poltroon

[pol-troon]
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adjective
  1. marked by utter cowardice.

Origin of poltroon

1520–30; earlier pultrowne, pultron, poultroone < Middle French poultron < Old Italian poltrone idler, coward, derivative of poltro foal < Vulgar Latin *pulliter, derivative of Latin pullus young animal; see foal
Related formspol·troon·er·y, nounpol·troon·ish, adjectivepol·troon·ish·ly, adverb

Synonyms for poltroon

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Dictionary.com Unabridged Based on the Random House Unabridged Dictionary, © Random House, Inc. 2018


Examples from the Web for poltroonery

Historical Examples of poltroonery

  • "Poltroonery, I say," he repeated, embracing the whole company in his glance.

    The Tavern Knight

    Rafael Sabatini

  • How should it possibly, by any stretch of poltroonery and baseness, be otherwise?

    My Contemporaries In Fiction

    David Christie Murray

  • There is a point where toleration sinks into sheer baseness and poltroonery.

    The Biglow Papers

    James Russell Lowell

  • Or, in other words, since they must be selfish, let them be so without the poltroonery of selfishness.

  • Do you not make use of my poltroonery to hinder me from entering our house?

    Amphitryon

    Moliere


British Dictionary definitions for poltroonery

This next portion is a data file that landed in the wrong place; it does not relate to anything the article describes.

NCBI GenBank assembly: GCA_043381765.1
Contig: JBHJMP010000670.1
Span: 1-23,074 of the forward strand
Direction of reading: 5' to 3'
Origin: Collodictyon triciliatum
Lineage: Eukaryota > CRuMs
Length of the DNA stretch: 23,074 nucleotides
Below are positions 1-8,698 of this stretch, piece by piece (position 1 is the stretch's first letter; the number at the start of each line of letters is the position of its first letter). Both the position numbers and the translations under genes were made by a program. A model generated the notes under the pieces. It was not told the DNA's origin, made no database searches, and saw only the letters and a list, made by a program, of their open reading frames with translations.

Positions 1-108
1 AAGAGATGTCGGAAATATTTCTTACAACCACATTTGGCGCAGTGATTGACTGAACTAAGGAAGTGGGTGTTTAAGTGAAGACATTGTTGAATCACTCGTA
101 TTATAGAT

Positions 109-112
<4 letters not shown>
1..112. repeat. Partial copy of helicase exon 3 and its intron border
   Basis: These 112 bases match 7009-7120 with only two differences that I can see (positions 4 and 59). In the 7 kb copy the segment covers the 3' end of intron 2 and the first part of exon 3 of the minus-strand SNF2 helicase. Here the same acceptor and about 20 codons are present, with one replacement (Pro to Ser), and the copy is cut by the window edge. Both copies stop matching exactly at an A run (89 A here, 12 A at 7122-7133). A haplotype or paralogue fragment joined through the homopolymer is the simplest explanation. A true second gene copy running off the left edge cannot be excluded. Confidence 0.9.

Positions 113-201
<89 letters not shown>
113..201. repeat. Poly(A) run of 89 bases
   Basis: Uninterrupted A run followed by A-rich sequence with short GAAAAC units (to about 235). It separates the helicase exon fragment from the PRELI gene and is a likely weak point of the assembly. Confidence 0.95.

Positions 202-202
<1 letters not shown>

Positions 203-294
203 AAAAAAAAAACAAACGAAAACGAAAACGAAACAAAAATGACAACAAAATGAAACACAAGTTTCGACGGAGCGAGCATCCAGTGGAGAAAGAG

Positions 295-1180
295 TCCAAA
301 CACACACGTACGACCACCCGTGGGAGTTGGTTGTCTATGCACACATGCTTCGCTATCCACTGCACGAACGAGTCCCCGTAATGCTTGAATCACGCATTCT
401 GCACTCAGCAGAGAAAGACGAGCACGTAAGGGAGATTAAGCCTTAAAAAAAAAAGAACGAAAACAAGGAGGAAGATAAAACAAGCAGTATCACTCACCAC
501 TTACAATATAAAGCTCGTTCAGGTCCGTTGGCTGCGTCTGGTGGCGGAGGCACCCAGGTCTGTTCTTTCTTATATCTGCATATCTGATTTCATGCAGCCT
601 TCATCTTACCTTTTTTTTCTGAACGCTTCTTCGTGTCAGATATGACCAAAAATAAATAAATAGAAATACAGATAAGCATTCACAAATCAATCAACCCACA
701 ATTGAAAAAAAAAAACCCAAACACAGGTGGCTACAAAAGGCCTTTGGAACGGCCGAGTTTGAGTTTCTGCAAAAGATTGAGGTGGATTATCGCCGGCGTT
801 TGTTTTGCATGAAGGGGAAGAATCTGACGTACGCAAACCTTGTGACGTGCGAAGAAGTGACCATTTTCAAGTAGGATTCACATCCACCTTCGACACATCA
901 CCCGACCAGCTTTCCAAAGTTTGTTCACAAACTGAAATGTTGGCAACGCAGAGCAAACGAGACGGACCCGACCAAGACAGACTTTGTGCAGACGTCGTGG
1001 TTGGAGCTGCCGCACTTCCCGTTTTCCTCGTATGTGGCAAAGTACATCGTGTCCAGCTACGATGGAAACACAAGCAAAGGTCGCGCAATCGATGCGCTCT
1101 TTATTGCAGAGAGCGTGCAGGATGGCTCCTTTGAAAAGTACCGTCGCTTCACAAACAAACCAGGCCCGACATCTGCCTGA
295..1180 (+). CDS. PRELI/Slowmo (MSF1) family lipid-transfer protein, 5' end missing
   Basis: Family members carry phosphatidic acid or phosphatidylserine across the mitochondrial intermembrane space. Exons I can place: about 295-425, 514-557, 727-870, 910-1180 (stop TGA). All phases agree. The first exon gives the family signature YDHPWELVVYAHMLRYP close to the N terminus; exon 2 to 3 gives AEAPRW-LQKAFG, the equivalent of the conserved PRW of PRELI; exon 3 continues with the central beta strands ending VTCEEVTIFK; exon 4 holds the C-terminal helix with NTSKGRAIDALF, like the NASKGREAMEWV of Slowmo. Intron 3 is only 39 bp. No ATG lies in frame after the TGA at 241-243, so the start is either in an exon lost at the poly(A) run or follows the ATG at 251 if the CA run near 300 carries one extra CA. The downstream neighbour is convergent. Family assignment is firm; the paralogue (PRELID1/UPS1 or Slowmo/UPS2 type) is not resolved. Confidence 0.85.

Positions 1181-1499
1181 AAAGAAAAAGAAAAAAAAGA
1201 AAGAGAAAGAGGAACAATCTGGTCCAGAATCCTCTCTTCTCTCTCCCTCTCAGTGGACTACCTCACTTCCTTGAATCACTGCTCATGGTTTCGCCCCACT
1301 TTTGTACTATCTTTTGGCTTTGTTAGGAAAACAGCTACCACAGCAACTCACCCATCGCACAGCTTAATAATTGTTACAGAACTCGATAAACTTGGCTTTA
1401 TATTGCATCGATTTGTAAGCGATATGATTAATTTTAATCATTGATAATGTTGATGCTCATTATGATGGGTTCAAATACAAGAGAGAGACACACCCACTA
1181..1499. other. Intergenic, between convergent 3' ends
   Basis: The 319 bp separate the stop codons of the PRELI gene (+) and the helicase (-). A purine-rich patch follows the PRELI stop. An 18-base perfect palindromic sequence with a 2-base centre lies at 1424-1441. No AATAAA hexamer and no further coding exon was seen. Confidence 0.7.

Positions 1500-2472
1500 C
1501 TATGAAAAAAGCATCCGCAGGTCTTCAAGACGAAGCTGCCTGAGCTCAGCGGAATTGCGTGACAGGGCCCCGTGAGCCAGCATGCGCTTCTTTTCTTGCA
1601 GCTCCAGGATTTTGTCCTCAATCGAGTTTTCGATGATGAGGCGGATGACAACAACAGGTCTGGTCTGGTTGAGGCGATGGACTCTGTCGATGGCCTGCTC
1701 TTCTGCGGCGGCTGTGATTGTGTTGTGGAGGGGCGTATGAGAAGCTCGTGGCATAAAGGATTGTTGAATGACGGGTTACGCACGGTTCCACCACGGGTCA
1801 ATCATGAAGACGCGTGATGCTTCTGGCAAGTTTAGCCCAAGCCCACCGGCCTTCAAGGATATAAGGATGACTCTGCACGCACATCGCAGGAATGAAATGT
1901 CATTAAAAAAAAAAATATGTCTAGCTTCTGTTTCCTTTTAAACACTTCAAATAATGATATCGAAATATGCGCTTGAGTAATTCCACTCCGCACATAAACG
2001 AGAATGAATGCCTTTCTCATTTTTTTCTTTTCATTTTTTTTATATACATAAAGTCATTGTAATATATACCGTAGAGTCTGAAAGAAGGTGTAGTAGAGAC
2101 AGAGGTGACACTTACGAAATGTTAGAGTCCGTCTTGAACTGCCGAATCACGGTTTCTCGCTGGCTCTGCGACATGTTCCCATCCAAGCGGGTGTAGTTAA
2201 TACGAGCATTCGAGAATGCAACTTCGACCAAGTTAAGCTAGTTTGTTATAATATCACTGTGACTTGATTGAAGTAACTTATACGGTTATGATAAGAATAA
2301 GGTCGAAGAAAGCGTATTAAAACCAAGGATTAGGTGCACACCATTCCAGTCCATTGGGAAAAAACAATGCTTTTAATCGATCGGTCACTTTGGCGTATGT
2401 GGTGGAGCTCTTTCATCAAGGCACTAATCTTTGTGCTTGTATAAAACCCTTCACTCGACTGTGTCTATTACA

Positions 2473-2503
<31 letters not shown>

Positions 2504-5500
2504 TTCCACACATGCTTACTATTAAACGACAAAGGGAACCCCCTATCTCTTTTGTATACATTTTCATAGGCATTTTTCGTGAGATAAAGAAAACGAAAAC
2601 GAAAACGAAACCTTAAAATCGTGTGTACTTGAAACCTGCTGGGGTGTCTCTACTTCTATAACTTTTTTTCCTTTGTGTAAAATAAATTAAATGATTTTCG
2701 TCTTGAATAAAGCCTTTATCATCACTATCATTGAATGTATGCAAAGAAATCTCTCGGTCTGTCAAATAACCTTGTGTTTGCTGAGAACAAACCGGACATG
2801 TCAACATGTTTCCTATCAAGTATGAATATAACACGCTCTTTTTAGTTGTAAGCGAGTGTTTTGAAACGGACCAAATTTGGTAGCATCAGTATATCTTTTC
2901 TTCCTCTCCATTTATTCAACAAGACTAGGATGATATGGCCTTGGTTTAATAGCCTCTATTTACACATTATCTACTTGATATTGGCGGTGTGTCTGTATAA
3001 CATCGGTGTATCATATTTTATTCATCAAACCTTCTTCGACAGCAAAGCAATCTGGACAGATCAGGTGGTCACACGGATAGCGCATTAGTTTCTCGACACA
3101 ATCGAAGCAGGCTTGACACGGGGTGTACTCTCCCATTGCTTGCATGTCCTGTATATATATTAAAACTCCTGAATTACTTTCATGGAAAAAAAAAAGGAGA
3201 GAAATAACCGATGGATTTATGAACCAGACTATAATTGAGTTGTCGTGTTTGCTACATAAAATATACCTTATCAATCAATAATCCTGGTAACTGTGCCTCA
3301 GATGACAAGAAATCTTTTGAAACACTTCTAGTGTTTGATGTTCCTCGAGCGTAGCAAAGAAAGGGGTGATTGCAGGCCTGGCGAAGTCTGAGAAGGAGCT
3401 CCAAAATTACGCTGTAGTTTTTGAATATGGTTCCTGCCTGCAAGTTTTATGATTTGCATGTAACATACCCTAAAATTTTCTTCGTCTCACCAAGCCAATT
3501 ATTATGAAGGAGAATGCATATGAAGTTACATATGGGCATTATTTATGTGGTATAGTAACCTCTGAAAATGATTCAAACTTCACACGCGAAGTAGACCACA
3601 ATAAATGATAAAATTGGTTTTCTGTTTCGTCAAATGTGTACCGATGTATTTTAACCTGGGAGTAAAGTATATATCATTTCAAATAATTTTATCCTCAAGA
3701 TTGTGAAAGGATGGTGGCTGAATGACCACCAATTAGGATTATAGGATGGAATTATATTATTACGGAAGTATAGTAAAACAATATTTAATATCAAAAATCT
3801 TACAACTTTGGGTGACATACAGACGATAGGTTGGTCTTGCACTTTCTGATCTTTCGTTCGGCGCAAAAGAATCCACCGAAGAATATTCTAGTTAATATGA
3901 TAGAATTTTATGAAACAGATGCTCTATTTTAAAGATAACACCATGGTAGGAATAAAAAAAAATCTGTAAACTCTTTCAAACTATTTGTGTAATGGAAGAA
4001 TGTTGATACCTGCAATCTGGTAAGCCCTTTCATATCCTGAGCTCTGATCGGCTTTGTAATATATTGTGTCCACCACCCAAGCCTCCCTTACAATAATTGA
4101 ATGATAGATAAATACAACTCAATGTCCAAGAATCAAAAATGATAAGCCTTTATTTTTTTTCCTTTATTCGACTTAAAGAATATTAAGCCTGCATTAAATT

poltroon

noun
  1. an abject or contemptible coward
adjective
  1. a rare word for cowardly

Word Origin for poltroon

C16: from Old French poultron, from Old Italian poltrone lazy good-for-nothing, apparently from poltrīre to lie indolently in bed, from poltro bed
Collins English Dictionary - Complete & Unabridged 2012 Digital Edition © William Collins Sons & Co. Ltd. 1979, 1986 © HarperCollins Publishers 1998, 2000, 2003, 2005, 2006, 2007, 2009, 2012

Word Origin and History for poltroonery

poltroon

n.

"A coward; a nidgit; a scoundrel" [Johnson, who spells it poltron], 1520s, from Middle French poultron "rascal, coward" (16c., Modern French poltron), from Italian poltrone "lazy fellow, coward," apparently from *poltro "couch, bed" (cf. Milanese polter, Venetian poltrona "couch"), perhaps from a Germanic source (cf. Old High German polstar "pillow;" see bolster (n.)). Cf. also -oon.

Online Etymology Dictionary, © 2010 Douglas Harper